Social media seems to be the primary culprit behind the boom in fast-fashion and greenwashing. Most media platforms, notably TikTok, Instagram and YouTube rely heavily on visual content and the reality is that looks do matter. Recently, rumours of TikTok’s algorithm purposely filtering out creators who do not fit the western beauty standard have garnered mass amounts of attention. Since more content produces more views, the accumulation of goods for content creation has become more frequent, therefore shortening the time a particular item or aesthetic is considered on-trend. With billions of people going into lockdown because of the Covid-19 Pandemic, online sales of clothing grew by nearly 70 percent in the UK alone in 2020. Shein and other fast fashion brands mass-produce items ranging across clothing, accessories, and home goods for every microtrend. These items are produced and sold at such rapid speeds that at any given moment there are over twenty thousand “daily new” items listed on Shein’s website. What a person is wearing can often be influenced by their culture, religion, interests, and socio-economic standing. Consequently, the ever-shrinking trend cycles and the rise of micro-trends are almost impossible for the everyday individual to keep up with. The shorter these trend cycles become the more textile waste is generated and with so many brands attempting to “go green”, catering to every micro-trend undermines their efforts towards sustainability.

Planned obsolescence is key in ensuring buyers keep coming back for more. It is an unfair trade, exchanging one's hard-earned cash for clothing that will barely last them a trend cycle. In the case of Shein, what you pay for is what you get. Ten-dollar blue jeans that barely survive the washing machine prompt the buyer to purchase another, and then another when the previous pair meet their inevitable end. Similarly, Zara has not been spared from controversy. On the rack Zara’s clothing looks picture-perfect, but that is only after store lighting has been adjusted and the garment has been pressed, polished, and strategically placed alongside items that complement it. It is a different story when consumers return home and find that a button has fallen off upon first wear or that a seam has come undone during a night out. When a brand is offering a deal that is too good to be true; it usually is, and one has to wonder who is really benefiting from it.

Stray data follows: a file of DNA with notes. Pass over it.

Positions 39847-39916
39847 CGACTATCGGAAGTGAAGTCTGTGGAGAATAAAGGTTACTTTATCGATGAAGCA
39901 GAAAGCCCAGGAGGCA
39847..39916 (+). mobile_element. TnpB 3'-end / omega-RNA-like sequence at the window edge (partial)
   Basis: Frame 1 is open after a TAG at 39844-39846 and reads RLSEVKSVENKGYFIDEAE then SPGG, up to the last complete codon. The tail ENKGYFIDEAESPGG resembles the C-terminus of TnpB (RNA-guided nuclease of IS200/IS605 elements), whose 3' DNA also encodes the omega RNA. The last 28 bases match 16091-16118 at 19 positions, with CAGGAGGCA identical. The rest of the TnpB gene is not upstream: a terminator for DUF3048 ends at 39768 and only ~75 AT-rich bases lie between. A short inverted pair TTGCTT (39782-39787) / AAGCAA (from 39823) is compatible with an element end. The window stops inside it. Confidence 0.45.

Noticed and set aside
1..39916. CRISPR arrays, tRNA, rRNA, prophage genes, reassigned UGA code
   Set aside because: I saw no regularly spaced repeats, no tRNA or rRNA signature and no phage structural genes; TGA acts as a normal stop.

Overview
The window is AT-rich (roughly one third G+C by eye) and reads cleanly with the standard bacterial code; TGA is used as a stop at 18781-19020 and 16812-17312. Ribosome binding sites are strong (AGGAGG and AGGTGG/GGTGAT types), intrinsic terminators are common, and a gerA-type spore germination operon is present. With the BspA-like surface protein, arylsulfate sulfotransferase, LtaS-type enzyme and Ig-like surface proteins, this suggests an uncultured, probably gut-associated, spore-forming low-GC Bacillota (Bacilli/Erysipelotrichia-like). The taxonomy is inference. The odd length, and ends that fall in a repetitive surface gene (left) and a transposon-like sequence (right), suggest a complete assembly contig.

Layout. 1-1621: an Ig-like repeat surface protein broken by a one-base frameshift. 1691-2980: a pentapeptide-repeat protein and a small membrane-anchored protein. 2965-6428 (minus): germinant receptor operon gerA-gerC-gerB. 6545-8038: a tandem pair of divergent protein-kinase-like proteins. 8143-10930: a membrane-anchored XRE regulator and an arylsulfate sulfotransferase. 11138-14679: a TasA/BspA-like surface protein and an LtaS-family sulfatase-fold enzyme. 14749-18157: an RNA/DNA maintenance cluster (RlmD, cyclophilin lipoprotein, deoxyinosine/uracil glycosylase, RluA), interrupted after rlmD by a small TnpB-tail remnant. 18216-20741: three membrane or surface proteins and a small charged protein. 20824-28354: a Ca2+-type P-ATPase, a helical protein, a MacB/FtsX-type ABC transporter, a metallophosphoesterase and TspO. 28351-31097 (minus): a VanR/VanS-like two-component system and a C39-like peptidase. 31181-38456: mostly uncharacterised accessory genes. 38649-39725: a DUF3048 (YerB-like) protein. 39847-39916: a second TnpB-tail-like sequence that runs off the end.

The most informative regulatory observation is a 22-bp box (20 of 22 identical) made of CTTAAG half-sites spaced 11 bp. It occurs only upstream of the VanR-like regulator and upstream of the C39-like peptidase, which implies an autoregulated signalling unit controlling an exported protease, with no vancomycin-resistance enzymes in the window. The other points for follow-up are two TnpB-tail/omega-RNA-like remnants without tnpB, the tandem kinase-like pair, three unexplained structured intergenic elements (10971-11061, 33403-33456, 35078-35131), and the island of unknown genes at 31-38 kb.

In recent years thrifting has become increasingly popular with #thrifting receiving over 3 billion mentions on the TikTok app. However, the rise of thrifting is not without its own problems. Thrift stores have been flooded with clothing that is practically unsellable resulting in many of the clothes donated being sent directly to landfills. Another problem is the gentrification of thrifting. Thrifting for goods is the reality for many individuals who are unable to afford new clothes or name brands. Now desirable or good quality second-hand items are quickly being snatched up by individuals hoping to resell them at higher prices online, leaving items of lesser quality or desirability on the shelves. Let us be clear, we cannot always shame or belittle people for buying fast fashion. It is accessible, affordable, and stylish. The ability to thrift requires access to transportation, time, and nearby store access. What should be shamed is the purchasing of exorbitant amounts of fast fashion clothing to show off in haul videos, only to never wear any of them and donate them to charity shops where people don’t want them. 

Additionally, fashion labels that pride themselves on being “sustainable” are often unreasonably expensive for the majority. This makes practicing effective sustainability a privilege only the wealthy can afford. While one can expect sustainably made clothing to be priced higher than most fast fashion items, is it justifiable for a sweater to cost upwards of $150? Why are sustainable brands such as Reformation able to get away with charging over $200 to $500 for a simple slip dress or pair of trousers? By consequence, many of these fashionable and ethical brands have become exclusive to only those who can afford them. A sustainably made jacket should not be worth the same amount of money as a month's groceries or rent.

The switch to sustainable fashion does not have to be a grand display of material purging or purchasing. Fast fashion has warped our perception of what good quality and fairly priced clothing is. Unless a person exclusively makes their own clothing, or buys from second-hand or surplus clothing stores, there is no avoiding fast fashion. A person shouldn’t be riddled with guilt for buying from these brands, have to sacrifice parts of their creative identity, or fear being shamed by others for clothing themselves within their means. There is so much more that needs to be done for fast fashion brands to ever be considered truly sustainable and the pressure cannot be put wholly on the consumer. These mega companies have the means of being sustainable in truth, yet they continue to cut corners and manoeuvre around tough questions. If they wish to continue to use words such as “sustainability” and “eco” and “green” it's time for them to put their money where their mouths are and do more.